Posted inArts & Culture

Chicago International Film Festival

Friday, October 10 Private Confessions Private Confessions was scripted by the retired Ingmar Bergman, who seems to delight in having other filmmakers expand on his parents’ private lives. Pernilla August and Samuel Froler reprise the roles of Anna and Henrik Bergman they played in Bille August’s 1989 The Best Intentions, with Bergman standby Max von […]

Posted inFilm

Himmo, King of Jerusalem

Amos Gutman—better known for contemporary melodramas such as Bar 51—has based his latest film on a patriotic best-seller celebrating one of the most heroic—and painful—moments of the creation of the Israeli state, namely the siege of Jerusalem in 1948. In this claustrophobic movie, though, the Enemy is never seen, and the struggle between good and […]

Posted inFilm


Talking about the work of the collectives of black British filmmakers such as Sankofa, the Black Audio Film Collective, or Ceddo Film Video Workshop, critic Kobena Mercer writes in Black Frames: “”If such issues and changes within black filmmaking may be momentarily grasped as an accentuation of the expressive over the referential, or an emphasis […]

Posted inFilm


This is Fernando Solanas’s first movie made in Argentina after ten years in exile, and his pleasure and emotion at filming in his beloved streets of Buenos Aires again are obvious in every shot. Like the best of Latin American literature and cinema, South is a lyrical blend of surrealism and acute political comment. After […]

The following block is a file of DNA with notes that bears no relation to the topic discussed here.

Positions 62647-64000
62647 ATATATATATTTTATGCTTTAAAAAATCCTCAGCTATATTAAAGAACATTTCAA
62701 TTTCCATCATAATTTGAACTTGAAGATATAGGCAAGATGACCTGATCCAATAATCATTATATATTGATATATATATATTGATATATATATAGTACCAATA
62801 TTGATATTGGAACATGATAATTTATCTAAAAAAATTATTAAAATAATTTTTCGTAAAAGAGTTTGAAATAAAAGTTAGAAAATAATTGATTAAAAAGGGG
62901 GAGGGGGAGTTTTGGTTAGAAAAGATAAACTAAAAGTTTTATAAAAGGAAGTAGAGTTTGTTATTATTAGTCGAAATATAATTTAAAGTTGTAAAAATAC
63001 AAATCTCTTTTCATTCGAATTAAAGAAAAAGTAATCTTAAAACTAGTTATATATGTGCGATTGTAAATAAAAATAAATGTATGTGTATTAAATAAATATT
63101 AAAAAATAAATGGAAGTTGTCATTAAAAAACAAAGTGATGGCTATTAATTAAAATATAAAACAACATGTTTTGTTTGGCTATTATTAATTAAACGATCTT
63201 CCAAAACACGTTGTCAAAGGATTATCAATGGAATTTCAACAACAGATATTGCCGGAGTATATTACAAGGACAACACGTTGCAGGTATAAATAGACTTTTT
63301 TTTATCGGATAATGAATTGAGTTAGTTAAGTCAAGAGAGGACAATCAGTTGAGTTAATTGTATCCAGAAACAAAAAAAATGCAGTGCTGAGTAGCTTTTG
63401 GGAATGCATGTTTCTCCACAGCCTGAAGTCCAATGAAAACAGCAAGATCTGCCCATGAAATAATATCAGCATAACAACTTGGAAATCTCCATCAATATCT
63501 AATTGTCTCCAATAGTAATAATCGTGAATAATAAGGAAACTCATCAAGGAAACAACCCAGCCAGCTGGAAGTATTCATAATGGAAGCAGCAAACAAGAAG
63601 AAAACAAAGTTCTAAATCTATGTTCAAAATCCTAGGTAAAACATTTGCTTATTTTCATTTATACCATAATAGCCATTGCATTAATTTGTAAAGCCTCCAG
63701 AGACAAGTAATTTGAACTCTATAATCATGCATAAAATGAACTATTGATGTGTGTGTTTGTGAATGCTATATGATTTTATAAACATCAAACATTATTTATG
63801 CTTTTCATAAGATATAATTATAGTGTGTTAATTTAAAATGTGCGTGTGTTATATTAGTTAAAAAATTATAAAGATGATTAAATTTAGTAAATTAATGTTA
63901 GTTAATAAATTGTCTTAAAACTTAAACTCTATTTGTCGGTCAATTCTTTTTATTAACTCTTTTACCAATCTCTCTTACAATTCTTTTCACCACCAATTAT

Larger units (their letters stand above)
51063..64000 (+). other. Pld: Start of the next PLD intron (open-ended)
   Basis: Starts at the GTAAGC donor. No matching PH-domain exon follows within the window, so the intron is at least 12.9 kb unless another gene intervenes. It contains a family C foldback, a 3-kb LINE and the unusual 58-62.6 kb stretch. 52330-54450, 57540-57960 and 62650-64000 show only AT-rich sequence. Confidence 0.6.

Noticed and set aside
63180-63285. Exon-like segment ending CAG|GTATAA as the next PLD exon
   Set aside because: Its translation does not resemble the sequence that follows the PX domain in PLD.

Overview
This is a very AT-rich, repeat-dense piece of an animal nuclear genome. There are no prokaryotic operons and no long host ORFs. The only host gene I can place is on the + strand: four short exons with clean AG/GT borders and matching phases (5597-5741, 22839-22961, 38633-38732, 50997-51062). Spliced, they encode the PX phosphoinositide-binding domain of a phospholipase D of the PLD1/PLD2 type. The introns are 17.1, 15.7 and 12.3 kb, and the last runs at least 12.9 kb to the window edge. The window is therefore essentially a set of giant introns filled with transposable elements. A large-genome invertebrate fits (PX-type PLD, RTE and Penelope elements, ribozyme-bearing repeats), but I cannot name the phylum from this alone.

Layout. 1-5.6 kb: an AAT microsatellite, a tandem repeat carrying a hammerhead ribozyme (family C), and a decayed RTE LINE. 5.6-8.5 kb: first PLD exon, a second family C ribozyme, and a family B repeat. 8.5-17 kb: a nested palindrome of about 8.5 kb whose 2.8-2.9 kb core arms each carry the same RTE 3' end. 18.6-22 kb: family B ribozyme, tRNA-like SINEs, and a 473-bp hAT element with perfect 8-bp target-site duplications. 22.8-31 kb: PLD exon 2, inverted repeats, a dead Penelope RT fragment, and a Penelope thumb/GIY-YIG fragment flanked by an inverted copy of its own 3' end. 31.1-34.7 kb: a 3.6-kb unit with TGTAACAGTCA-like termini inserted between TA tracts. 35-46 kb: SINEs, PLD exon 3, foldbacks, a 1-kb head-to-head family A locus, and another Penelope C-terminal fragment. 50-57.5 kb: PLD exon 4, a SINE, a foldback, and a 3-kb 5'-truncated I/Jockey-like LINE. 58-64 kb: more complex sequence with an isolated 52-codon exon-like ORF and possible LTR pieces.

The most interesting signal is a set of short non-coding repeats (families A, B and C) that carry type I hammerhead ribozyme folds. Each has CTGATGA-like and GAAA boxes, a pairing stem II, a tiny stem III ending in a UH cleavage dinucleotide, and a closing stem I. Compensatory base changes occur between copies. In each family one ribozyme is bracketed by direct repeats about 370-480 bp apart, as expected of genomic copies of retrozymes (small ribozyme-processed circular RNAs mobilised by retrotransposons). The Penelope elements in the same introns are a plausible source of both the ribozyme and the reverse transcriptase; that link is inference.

Posted inFilm

Rouge of the North

For aficionados who have discovered Taiwanese cinema through Hou Hsiao-hsien’s impressionistic family melodramas or Edward Yang’s cool, elegant tales of urban despair, Rouge of the North may come as a slight disappointment. Friends from Taiwan told me that Fred Tan is an important voice in their national cinema (having started as an influential film critic […]

Posted inFilm

Stiller, Garbo & I

For the nostalgic lovers of early cinema, catching a glimpse of Greta Garbo on a black-and-white piece of film is always a moving experience, and those are the moments that redeem Stiller, Garbo & I from sheer silliness. Swedish-born Mauritz Stiller (1883-1928), of Sir Arne’s Treasure (1919), Erotikon (1920), and Hotel Imperial (1927) fame, discovered […]